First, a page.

Perhaps the biggest change to Mantis in the MCU is that she was introduced as an alien, rather than the half-Vietnamese, half-German human she is in Marvel Comics. Mantis’ comic backstory as an expert martial artist, bartender, and sex worker were omitted from the MCU, and Mantis’ identity as the Celestial Madonna, a being destined to have a powerful child, has also been avoided. Mantis’ partnerships with Vision, Kang the Conqueror, and the Swordsman haven’t been explored, as the MCU instead made her the empathic servant to Ego and a member of the Guardians of the Galaxy – which only happened after she’d been an Avenger in Marvel Comics.

6 Drax The Destroyer

Much like Mantis, Drax the Destroyer started his Marvel Comics journey as a human named Arthur Douglas. Following an attack by Thanos, Arthur’s family was assumed dead, and his soul was transferred into an alien body, transforming him into Drax. This backstory was adapted into Thanos and Ronan killing Drax’s family in the MCU. Marvel Comics’ Drax also battled the likes of Thanos, Captain Marvel, and Adam Warlock. Drax was used as comic relief in the Guardians of the Galaxy franchise, a far cry from his hardened personality in the comics. Drax’s relationship with his daughter, Moondragon, in Marvel Comics has also been omitted from the MCU.

5 Hope Van Dyne, A.K.A. The Wasp

In Marvel Comics, Hope Van Dyne is actually known as Hope Pym, and rather than operating as the superhero Wasp, she is actually the supervillain Red Queen. Evangeline Lilly’s version of Hope Van Dyne is unrecognizable, as her Marvel Comics counterpart was shown to have a mission to defeat the superhero team A-Next after the deaths of Hank Pym and Janet Van Dyne. In the comics, Janet Van Dyne is the Wasp instead of her daughter, and this version of the Wasp was depicted as a founding member of the Avengers, which was never explored in the MCU. The Wasp’s MCU future is unclear after Ant-Man and the Wasp: Quantumania.

4 Peter Quill, A.K.A. Star-Lord

The biggest change to Peter Quill from Marvel Comics refers to his heritage. In the MCU, Chris Pratt’s Star-Lord was revealed to be the son of Ego, a Celestial, while in Marvel Comics, Star-Lord’s father was J’son, heir to the throne of the planet Spartax. This means that Marvel Comics’ Quill had no innate abilities like his MCU counterpart – though these were stripped after Ego’s death in Guardians of the Galaxy Vol. 2. In Marvel Comics, Peter Quill was never abducted, instead joining NASA and being found by the Ravagers after getting stranded in space. Star-Lord had a long career in space prior to the Guardians of the Galaxy.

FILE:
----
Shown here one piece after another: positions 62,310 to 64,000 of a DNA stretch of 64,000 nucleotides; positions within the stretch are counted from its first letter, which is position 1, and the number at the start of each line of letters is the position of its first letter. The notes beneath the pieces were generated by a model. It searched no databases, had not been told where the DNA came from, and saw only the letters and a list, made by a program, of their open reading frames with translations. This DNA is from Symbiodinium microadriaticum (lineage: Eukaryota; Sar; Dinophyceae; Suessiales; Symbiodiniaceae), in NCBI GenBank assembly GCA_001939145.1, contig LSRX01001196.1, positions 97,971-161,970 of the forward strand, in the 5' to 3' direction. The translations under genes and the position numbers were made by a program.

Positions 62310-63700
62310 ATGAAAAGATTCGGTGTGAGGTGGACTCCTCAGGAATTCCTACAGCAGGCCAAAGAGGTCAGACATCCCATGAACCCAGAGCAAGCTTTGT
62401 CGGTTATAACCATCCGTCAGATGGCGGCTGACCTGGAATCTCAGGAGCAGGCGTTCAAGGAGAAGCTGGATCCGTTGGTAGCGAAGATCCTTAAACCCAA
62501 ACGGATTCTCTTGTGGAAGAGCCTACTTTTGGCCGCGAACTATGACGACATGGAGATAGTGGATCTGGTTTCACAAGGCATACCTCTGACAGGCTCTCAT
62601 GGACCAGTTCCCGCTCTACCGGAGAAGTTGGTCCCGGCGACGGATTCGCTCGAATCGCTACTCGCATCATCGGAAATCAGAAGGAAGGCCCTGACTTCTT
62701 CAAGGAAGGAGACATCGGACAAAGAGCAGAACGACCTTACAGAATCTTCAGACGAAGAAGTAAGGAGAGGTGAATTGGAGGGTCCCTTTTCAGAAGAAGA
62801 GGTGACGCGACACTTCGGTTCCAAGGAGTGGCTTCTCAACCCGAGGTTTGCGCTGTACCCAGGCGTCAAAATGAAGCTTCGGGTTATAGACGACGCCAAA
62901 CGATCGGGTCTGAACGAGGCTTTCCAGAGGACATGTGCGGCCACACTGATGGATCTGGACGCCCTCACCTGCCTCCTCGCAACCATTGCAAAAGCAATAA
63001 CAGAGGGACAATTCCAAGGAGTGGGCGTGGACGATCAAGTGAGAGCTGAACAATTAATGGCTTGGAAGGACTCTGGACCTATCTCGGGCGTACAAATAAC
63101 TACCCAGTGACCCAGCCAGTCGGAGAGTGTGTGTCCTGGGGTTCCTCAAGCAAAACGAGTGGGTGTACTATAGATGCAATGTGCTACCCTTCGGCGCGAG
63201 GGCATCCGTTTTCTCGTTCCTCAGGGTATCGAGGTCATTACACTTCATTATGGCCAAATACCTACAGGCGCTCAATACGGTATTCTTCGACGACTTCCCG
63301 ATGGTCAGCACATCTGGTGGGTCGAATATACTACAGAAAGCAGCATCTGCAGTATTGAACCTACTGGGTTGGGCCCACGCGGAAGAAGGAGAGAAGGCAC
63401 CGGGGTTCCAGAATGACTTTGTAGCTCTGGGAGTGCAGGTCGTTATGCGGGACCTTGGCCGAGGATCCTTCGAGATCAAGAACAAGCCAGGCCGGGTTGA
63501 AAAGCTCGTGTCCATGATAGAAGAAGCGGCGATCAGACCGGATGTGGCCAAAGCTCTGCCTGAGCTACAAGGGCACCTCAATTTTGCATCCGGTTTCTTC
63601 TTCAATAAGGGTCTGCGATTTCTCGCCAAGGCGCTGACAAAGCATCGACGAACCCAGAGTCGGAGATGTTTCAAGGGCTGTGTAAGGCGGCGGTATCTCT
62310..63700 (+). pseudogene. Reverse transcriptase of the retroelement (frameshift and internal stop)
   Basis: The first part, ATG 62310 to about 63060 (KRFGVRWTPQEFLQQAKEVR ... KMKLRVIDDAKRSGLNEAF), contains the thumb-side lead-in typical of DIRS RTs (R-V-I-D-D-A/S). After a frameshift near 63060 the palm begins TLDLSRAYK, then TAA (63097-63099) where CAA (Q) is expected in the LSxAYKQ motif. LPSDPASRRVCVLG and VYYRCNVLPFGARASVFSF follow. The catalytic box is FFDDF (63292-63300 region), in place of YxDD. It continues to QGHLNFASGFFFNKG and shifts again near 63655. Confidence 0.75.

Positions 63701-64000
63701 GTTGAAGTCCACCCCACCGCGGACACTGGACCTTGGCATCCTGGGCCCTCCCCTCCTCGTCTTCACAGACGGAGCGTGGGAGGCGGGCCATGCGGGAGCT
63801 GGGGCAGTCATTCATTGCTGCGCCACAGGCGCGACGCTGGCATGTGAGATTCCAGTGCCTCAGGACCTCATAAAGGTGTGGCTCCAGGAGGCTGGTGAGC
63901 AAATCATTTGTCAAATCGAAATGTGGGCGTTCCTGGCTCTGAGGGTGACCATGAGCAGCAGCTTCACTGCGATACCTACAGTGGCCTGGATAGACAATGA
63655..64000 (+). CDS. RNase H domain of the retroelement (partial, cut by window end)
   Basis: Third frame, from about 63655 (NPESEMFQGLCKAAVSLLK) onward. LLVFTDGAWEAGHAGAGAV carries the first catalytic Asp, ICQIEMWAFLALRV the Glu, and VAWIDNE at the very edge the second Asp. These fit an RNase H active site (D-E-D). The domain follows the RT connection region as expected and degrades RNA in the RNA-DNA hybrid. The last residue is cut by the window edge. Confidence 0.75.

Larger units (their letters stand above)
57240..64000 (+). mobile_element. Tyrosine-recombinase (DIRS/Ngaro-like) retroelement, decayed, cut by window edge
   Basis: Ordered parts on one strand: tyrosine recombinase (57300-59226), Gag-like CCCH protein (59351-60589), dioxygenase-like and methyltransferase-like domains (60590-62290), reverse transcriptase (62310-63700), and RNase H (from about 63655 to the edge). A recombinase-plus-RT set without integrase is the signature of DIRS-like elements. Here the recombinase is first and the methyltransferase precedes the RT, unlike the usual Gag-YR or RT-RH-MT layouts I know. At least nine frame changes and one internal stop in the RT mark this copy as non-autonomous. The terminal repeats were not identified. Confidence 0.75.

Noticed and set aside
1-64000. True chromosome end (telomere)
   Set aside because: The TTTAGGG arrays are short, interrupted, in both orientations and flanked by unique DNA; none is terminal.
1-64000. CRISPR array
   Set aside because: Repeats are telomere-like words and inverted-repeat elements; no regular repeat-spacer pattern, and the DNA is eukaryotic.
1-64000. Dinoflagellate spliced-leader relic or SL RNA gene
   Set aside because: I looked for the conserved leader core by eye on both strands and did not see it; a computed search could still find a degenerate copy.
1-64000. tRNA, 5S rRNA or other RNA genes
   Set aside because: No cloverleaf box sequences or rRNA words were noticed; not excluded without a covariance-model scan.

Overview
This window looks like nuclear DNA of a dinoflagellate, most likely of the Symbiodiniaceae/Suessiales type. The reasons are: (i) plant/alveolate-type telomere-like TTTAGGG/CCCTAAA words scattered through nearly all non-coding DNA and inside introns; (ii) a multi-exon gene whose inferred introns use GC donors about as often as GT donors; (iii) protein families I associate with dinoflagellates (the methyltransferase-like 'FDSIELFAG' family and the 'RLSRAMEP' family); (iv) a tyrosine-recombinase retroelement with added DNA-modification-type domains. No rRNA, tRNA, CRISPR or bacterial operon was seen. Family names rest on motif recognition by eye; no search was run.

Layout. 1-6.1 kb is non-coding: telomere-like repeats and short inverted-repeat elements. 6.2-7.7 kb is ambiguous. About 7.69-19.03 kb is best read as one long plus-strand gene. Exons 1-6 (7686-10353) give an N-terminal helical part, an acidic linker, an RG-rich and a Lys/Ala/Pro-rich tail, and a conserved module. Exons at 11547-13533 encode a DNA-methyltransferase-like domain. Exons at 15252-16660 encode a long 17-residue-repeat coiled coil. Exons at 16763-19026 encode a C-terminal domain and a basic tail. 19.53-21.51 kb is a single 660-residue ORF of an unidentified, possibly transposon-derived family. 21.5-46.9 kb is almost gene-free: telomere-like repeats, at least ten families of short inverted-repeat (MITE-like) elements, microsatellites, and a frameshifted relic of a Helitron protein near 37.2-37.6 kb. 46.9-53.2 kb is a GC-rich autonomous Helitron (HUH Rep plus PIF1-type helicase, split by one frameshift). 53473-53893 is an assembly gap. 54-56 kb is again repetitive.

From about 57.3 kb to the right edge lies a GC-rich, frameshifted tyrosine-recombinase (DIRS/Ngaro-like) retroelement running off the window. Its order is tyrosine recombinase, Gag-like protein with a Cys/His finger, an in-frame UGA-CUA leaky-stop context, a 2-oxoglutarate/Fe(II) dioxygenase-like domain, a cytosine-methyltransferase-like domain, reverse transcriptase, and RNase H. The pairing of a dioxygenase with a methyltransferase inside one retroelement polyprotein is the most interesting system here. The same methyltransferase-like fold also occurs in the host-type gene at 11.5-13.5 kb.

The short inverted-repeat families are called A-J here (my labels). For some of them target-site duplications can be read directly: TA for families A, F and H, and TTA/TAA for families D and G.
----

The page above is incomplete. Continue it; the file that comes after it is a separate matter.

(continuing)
3 G’iah

G’iah in Marvel Comics was depicted as a Skrull agent living on Earth with her partner Klrr, disguised as an American couple hoping to pave the way for a full-scale Skrull invasion. Emilia Clarke adapted the character in the MCU’s Secret Invasion, shown to be the daughter of the former Skrull General Talos. During Secret Invasion, G’iah became enhanced with the abilities of various Avengers, transforming her into a version of Marvel Comics’ Super Skrull. In the comics, Kl’rt became the Super Skrull after being gifted the powers of the Fantastic Four, but G’iah’s abilities were granted to her from Nick Fury’s Harvest, the DNA of multiple MCU characters.

2 Namor

While depicted as the King of Atlantis in Marvel Comics and introduced as Marvel’s first mutant, Namor’s backstory was changed significantly for the MCU. Instead of Atlantis, the MCU’s Namor rules over Talokan, an underwater city fueled by vibranium. Talokan is inspired by Aztec and Mesoamerican cultures, making it more realistic than Marvel Comics’ depiction of Atlantis. Even so, both Marvel Comics’ and Marvel Studios’ Namors are mutants with the ability to fly, an elongated lifespan, and amphibious physiology, though the root of these abilities was very different in the MCU, as they were the cause of his mother ingesting a vibranium-infused herb while he was still in the womb.

1 Scarlet Witch

In Marvel Comics, Scarlet Witch has been a mutant and was for a time depicted as the child of Magneto. Scarlet Witch has also been an Inhuman and a human that underwent genetic experimentation at the hands of the High Evolutionary. All of these backstories are a far cry from her big-screen backstory. In the Marvel Cinematic Universe, Wanda Maximoff had her powers activated through exposure to the Mind Stone, though WandaVision seemed to suggest that Wanda’s powers started much earlier.